– Chris Jones

“John helped me edit a short story that I recently submitted for publication. His feedback is concise and insightful. He blends support with sharp-eyed critique. If there are post-edit questions he answers them in detail. Working with John serves as a great learning experience.”

– Terry Williams

“John Fox edited a short story of mine. I’d been having trouble with it and had no idea how to progress. With lucid application he showed me the way around my difficulties. His criticisms were never harsh or hurtful; they were, quite simply, constructive and germane. It was a most worthwhile interaction.”

– Yvonne Fein

“John provided prompt and complete editing services for my compendium of short stories. His insights and suggestions are spot on. Although I did not change or implement all of them, I did most. I made errors in points of view and past/present references, all of which he caught. I can endorse his services without reservation.”

– David M. Mokotoff

“John was extremely helpful and very honest. All of his thoughtful comments made total sense. Will definitely use him again.”

– Karen Sherwood

“John provides just the right combination of encouragement and solid feedback that can greatly improve a piece of fiction. What I particularly like about John’s approach is his ability to understand where a writer is developmentally and speak to him or her on that level.”

– Maisie Wheeler

“John has an editor’s mind, a writer’s eye, and a teacher’s mentality. He challenged me to identify a deeper vision for my work, then cultivate my stories to achieve that vision in the most compelling way possible. I’ve never revised more thoroughly, and I’ve never been more pleased with the results. He gave me the feedback I needed to submit my MFA applications with confidence.”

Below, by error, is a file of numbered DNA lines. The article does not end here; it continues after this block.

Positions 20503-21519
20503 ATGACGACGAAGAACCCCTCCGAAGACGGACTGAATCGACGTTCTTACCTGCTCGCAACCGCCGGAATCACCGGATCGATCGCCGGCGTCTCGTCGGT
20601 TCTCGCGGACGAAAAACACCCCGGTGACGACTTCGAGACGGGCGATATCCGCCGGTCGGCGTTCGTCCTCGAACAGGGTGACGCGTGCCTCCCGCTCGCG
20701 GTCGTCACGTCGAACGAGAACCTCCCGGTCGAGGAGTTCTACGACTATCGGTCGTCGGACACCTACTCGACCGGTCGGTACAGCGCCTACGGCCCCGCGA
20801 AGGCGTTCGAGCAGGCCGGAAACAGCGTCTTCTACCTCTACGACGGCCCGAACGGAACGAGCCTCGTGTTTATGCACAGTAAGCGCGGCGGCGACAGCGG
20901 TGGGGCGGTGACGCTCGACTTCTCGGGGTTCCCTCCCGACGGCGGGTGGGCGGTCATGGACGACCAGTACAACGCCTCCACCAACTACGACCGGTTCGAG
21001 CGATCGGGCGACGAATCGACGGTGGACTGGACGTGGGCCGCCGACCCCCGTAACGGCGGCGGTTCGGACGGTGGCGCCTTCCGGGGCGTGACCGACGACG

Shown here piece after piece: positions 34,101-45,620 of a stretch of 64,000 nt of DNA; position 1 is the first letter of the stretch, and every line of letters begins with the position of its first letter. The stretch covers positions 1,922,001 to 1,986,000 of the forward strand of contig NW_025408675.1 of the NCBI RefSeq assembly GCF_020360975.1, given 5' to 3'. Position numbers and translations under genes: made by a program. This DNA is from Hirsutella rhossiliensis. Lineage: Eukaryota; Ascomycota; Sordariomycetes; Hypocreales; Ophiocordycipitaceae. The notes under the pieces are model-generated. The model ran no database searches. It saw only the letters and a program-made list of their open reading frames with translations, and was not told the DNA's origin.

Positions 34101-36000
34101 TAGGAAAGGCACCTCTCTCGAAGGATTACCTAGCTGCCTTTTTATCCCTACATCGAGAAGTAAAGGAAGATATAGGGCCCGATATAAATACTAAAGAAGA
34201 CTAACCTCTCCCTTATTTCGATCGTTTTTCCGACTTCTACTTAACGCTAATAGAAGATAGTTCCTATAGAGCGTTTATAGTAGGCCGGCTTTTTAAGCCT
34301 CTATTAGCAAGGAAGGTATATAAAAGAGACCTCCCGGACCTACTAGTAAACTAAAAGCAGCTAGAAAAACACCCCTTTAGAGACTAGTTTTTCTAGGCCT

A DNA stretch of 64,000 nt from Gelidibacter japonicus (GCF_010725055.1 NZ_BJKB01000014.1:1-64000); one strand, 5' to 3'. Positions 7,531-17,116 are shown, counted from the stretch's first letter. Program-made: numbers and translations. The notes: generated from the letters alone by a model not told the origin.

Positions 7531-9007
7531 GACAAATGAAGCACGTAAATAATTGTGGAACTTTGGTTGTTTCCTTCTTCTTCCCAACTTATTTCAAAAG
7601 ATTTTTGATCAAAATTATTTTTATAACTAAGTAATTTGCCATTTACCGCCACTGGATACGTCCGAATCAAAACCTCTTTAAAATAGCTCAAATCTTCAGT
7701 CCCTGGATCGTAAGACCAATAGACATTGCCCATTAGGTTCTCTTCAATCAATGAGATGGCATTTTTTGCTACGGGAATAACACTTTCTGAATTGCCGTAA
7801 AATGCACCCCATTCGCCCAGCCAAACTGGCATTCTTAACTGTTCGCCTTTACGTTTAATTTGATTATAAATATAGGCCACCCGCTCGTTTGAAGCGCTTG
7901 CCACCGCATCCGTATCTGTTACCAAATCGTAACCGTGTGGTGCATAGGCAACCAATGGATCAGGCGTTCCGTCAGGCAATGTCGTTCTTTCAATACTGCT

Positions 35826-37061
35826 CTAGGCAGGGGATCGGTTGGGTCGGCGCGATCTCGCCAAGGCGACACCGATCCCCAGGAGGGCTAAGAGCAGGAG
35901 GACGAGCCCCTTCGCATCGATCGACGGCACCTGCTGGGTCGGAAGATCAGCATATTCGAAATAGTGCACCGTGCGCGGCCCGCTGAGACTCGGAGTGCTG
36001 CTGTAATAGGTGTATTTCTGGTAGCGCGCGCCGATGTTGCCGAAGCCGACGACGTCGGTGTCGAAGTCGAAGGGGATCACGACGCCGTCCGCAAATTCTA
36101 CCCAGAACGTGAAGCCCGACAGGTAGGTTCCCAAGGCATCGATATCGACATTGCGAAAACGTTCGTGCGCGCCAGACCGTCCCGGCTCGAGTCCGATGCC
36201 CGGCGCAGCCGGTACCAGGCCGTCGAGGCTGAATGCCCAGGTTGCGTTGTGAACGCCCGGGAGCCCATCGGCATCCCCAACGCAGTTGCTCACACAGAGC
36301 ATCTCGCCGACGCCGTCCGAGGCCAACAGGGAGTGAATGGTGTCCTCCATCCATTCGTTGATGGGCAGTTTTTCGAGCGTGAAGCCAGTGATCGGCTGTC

– Mason David Boyles

“The story John edited was chosen as a Finalist in The Montana Prize for Fiction. His edits were good, and importantly, gave me the confidence to enter at all.”

– Catherine Baab

What is Your Pricing?

5,000 words or less: $400  

5,000 – 8,000 words: $550

8,000 – 12,000 words: $700

If you write flash fiction (under 1000 words each), I treat 3 stories as a single short story: $400.

I am no longer offering editing for short story collections, unfortunately, due to time constraints.

I would recommend contacting Danielle Dyal, another editor here at Bookfox, for help with those. She can help you with:

  • Figuring out how to order the collection.
  • Deciding which stories would be best for the collection — often, there are a few stories that don’t quite fit, and it’s necessary to have a dialogue about why certain stories would or wouldn’t be a good fit.
  • Identifying the themes so you can best describe the book for marketing and jacket copy, and also figure out how to arrange stories so they complement each other.

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Short Story Editing